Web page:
• 27. Welding  Joining of two or more metal pieces directly under pressure without introduction of an intermediary or a filler material.  Spot welding is used to join various components in orthodontics. A large current is allowed to pass through a limited area on the overlapping metals to be welded.  The resistance of the material to the flow of current produces intense localized heating and fusion of metals.  The welded area becomes susceptible to corrosion due Chromium carbide precipitation and loss of passivation.  The grain structure is not affected.  Increased weld area increases the strength.
  • 28. Factors to be taken into account during soldering and welding  As the annealing temperature of stainless steel falls within the soldering and welding temperature ranges, these procedure can lead to loss of working range and elasticity of the metal.  Precautions:  By using low fusing solders.  Using low diameter needle like flame.  Reducing the number of welding procedures and duration.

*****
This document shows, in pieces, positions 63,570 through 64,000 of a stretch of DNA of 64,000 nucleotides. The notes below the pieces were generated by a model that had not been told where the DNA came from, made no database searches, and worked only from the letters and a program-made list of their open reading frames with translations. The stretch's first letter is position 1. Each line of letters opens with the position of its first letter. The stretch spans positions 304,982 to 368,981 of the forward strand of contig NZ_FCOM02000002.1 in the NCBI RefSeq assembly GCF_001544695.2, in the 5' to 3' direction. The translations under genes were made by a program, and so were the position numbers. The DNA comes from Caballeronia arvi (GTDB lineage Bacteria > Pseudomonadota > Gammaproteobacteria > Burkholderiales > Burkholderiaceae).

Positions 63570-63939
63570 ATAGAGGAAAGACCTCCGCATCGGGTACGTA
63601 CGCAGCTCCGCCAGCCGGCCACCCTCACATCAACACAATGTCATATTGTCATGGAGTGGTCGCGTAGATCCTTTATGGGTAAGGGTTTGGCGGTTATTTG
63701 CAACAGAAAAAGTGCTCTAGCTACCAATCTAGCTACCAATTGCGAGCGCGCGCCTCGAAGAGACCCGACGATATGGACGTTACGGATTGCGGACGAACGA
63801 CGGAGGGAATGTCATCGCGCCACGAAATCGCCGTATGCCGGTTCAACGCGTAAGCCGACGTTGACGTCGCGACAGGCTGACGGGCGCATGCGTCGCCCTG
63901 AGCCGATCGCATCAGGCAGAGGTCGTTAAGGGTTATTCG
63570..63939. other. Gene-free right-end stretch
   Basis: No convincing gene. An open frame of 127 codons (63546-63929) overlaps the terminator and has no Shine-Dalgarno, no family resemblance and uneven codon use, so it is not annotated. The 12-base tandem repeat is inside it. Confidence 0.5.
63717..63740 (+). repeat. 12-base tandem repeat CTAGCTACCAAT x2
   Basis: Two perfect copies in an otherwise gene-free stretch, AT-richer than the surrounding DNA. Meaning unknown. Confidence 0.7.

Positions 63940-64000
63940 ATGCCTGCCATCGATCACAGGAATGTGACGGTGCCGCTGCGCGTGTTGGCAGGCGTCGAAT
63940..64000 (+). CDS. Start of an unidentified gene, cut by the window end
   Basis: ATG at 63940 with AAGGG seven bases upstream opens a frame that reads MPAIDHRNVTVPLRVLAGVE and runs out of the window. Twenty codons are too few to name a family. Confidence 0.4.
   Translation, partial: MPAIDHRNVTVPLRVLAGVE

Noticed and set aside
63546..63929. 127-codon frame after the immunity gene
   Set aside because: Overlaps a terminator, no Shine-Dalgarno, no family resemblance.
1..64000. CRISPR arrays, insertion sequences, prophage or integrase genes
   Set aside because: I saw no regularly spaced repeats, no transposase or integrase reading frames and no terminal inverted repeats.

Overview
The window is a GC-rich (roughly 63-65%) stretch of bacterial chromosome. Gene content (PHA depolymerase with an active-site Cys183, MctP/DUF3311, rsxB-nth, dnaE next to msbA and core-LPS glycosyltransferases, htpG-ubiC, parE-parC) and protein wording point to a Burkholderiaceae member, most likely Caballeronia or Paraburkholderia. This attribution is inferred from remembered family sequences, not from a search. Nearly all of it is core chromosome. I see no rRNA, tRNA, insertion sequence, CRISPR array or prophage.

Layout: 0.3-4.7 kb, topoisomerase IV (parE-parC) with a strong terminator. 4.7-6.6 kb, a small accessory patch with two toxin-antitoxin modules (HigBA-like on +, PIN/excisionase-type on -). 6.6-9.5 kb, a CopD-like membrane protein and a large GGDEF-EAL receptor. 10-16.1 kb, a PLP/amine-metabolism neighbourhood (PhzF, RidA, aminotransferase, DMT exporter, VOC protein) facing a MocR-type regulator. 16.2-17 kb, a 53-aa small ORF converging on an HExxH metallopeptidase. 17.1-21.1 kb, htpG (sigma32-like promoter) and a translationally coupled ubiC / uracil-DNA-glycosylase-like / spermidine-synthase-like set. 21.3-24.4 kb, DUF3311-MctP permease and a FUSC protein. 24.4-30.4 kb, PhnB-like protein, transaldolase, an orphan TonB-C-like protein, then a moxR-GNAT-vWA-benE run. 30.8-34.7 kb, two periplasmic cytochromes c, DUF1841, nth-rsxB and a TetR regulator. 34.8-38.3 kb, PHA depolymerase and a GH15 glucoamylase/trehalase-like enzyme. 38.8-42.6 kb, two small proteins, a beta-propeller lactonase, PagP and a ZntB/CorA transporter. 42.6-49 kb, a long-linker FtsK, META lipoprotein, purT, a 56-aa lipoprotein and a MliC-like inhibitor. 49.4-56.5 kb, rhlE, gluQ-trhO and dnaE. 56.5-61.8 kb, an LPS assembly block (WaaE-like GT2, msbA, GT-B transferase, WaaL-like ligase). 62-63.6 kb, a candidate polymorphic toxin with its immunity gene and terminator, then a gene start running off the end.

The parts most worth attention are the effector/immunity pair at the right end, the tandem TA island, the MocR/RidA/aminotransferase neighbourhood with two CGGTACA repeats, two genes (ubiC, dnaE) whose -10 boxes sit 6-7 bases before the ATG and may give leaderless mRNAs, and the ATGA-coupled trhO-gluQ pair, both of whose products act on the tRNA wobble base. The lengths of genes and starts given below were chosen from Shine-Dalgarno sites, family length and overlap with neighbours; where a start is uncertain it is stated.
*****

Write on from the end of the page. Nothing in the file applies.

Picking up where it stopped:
• 29. Cold Working  The process of plastically deforming a metal at a temperature below that at which it recrystallises new grains, which is usually one-third to one half times is absolute melting point temperature.  The deformation of space lattices of stainless steel by mechanical manipulation at room temperature.
  • 30. Strain Hardening or Work Hardening.  If a metal is continuously stressed it becomes stiffer and harder.  Hardening of a metal by cold working is called strain hardening of work hardening.  During strain hardening dislocations tend to build up at grain boundaries. The barrier effect of grain boundaries will cause further slip to occur at intersecting slip planes. Point defects increase resulting in a distorted grain structure.  Consequences:  Increased surface hardness.  Greater yield and ultimate strength.  Less ductility.  Proportional limit is increased.  Reduced resistance to corrosion.  No change in elastic modulus.  Majority of these properties id due to a phase change from FCC to BCC lattice structure.